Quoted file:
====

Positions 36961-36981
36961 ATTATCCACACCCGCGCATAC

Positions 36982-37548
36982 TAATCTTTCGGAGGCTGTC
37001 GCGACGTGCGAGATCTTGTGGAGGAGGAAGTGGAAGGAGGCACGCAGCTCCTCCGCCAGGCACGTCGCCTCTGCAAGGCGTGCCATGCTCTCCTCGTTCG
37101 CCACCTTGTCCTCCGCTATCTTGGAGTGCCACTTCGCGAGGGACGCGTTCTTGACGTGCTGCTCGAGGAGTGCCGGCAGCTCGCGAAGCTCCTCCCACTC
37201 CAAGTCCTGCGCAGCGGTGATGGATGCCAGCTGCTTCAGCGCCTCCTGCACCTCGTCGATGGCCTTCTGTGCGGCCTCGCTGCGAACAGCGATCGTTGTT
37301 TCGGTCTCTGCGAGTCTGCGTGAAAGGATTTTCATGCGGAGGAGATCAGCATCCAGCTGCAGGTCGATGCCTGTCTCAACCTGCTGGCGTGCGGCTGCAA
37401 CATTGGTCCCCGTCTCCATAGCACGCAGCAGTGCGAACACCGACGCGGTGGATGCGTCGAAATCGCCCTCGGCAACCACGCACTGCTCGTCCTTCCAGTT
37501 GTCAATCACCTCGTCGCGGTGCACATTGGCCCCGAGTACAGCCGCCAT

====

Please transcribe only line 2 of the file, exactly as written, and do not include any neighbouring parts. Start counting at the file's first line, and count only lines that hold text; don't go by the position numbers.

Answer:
36961 ATTATCCACACCCGCGCATAC